Martin has already battled health issues, a major difference between him and his ironman brother. But Mustipher is likely ready to contribute if he’s the guy tapped to serve as a backup. If not? Expect to see some other bodies shuffle through this fall camp, with candidates including Colin McGovern, Hunter Bivin and John Montelus.

 

FUTURE POTENTIAL

Mustipher’s physical attributes won’t bowl you over, but he very quickly earned respect from Brian Kelly last spring, being treated like an established veteran, not a first-year player being asked to replace a high NFL draft pick. Again, that confidence must come from what the staff sees, not what we’ve seen on the playing field.

What they likely see is a student-athlete making it work at Notre Dame as an engineering major, a testament to his smarts. They also see a center cut from the traditional mold, capable of utilizing leverage, moving his feet and aggressively attacking opponents across from him.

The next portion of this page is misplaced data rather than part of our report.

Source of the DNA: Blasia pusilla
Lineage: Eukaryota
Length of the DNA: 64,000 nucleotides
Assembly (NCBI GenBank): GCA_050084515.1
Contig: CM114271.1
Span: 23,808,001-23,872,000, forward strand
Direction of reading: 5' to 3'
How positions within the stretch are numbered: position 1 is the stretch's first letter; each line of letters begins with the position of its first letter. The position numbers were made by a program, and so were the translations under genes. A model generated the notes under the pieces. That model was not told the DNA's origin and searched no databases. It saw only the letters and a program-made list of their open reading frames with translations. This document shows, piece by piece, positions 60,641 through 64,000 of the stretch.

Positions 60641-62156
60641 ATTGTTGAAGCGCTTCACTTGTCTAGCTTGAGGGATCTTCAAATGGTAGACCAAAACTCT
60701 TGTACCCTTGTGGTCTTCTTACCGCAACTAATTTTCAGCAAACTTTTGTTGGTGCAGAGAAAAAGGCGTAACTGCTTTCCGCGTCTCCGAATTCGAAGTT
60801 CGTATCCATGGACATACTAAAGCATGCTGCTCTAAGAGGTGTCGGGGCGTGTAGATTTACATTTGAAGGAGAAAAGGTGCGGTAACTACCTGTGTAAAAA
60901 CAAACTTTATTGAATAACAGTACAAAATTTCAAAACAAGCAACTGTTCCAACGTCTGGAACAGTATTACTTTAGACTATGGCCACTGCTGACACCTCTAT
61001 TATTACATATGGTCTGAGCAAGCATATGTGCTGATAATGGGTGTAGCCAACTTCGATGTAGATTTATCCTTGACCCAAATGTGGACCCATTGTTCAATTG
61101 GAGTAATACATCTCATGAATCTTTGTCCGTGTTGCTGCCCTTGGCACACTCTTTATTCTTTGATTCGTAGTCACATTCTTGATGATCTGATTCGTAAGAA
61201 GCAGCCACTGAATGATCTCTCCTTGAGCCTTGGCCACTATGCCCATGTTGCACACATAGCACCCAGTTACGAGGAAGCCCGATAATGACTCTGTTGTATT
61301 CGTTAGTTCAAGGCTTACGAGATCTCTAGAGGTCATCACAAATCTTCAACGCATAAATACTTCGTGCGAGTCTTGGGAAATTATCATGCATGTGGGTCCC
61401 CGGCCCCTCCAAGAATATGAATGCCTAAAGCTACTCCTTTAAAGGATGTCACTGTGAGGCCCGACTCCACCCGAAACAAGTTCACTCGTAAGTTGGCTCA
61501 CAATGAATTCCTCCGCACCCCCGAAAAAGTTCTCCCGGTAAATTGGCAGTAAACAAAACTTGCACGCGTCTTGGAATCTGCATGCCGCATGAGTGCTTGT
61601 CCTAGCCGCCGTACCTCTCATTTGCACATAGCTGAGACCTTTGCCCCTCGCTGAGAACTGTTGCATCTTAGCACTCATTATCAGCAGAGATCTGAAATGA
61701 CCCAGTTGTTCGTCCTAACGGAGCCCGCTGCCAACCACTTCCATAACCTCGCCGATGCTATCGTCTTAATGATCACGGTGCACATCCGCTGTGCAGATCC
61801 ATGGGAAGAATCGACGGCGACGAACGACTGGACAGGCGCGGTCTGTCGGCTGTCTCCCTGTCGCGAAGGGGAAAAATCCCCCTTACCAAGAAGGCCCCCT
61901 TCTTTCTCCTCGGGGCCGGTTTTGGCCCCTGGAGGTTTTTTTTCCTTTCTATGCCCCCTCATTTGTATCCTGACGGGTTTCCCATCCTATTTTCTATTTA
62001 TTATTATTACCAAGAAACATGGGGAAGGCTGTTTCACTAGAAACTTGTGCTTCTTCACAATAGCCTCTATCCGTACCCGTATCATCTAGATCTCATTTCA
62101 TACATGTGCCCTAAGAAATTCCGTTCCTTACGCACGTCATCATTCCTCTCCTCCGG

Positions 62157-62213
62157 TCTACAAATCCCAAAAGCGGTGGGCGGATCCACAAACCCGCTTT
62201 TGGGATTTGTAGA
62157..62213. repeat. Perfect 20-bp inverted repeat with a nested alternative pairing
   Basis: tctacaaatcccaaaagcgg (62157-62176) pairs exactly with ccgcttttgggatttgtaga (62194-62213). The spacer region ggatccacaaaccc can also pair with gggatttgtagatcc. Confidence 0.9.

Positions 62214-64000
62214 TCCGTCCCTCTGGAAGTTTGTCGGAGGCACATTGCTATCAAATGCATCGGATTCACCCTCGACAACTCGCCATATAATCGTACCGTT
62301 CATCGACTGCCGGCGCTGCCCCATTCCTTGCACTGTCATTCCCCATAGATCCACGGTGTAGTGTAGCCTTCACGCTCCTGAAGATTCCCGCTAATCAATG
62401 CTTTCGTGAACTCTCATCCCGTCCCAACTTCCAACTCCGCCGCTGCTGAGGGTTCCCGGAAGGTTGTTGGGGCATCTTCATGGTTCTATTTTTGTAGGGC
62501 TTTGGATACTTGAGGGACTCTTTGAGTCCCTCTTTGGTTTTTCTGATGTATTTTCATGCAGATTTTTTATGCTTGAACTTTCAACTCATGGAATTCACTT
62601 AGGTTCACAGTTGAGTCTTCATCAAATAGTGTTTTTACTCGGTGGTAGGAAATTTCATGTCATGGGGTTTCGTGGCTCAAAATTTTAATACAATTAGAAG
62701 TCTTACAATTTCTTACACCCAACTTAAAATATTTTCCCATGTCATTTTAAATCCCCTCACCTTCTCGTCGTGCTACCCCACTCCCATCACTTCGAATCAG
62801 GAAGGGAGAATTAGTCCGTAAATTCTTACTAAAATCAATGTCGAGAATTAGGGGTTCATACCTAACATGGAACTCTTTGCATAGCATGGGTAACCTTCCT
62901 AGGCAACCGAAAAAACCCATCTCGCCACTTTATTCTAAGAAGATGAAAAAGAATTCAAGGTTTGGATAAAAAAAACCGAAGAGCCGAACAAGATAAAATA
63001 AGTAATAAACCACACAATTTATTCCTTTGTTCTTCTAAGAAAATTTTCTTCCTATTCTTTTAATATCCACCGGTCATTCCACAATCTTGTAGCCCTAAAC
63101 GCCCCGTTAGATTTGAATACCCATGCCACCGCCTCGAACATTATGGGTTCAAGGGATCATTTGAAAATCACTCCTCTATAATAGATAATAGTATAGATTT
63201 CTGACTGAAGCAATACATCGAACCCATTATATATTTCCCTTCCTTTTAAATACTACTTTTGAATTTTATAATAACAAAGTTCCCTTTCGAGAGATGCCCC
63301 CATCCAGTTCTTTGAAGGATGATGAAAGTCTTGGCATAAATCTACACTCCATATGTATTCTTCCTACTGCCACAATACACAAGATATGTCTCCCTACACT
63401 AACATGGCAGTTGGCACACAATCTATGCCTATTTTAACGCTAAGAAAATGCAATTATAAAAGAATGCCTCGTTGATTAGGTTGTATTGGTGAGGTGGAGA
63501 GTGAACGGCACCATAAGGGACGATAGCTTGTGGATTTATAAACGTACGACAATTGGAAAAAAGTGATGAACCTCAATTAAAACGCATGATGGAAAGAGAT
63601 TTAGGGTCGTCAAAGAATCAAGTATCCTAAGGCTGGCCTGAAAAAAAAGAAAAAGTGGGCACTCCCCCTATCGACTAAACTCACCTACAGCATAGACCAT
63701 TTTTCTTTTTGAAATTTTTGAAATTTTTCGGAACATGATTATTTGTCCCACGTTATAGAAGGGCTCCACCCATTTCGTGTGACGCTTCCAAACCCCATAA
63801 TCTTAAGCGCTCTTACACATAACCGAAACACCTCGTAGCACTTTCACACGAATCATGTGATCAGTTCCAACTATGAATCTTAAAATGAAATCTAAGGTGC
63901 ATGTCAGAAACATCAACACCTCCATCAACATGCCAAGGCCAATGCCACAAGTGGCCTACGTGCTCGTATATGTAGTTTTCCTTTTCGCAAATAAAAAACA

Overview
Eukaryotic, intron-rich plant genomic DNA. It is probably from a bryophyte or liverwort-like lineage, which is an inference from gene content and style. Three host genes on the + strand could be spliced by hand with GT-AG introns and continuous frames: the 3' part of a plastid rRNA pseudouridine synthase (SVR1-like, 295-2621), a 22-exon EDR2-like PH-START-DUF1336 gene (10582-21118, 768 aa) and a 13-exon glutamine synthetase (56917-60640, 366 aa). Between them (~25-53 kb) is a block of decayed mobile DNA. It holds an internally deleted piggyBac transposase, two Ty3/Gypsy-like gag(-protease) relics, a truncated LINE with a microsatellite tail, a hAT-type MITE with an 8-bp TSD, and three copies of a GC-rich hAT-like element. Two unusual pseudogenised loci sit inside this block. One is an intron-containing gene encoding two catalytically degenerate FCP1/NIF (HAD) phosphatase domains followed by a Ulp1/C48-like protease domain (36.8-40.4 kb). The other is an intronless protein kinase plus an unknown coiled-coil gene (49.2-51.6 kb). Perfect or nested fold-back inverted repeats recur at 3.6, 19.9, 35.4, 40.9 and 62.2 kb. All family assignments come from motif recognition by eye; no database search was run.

Former Bears Pro Bowler Olin Kreutz has spent some time around the Irish, thanks to his relationship with Hiestand. It’s hard not to note the physical similarities, something that I’m sure has helped ease the transition into the starting lineup.

 

CRYSTAL BALL

I don’t think Mustipher will be as solid as Martin was last season (a deep-dig into game tape had Martin surging up draft boards before the Texans took him), but expect a strong season. Perhaps the best version of Mustipher is the one you don’t notice. First-year centers who spend a lot of time in the shotgun need to make sure that every play gets started correctly, and from there he can make sure the Irish win the battle at the point of attack. (It sounds remedial, but let’s not take the snap for granted.)

Mustipher’s strength let him win more than his fair share of battles last spring with Daniel Cage, a physical force on the interior. If Mustipher can anchor, play with solid technique and get to the second level, Notre Dame’s running game should continue to surge.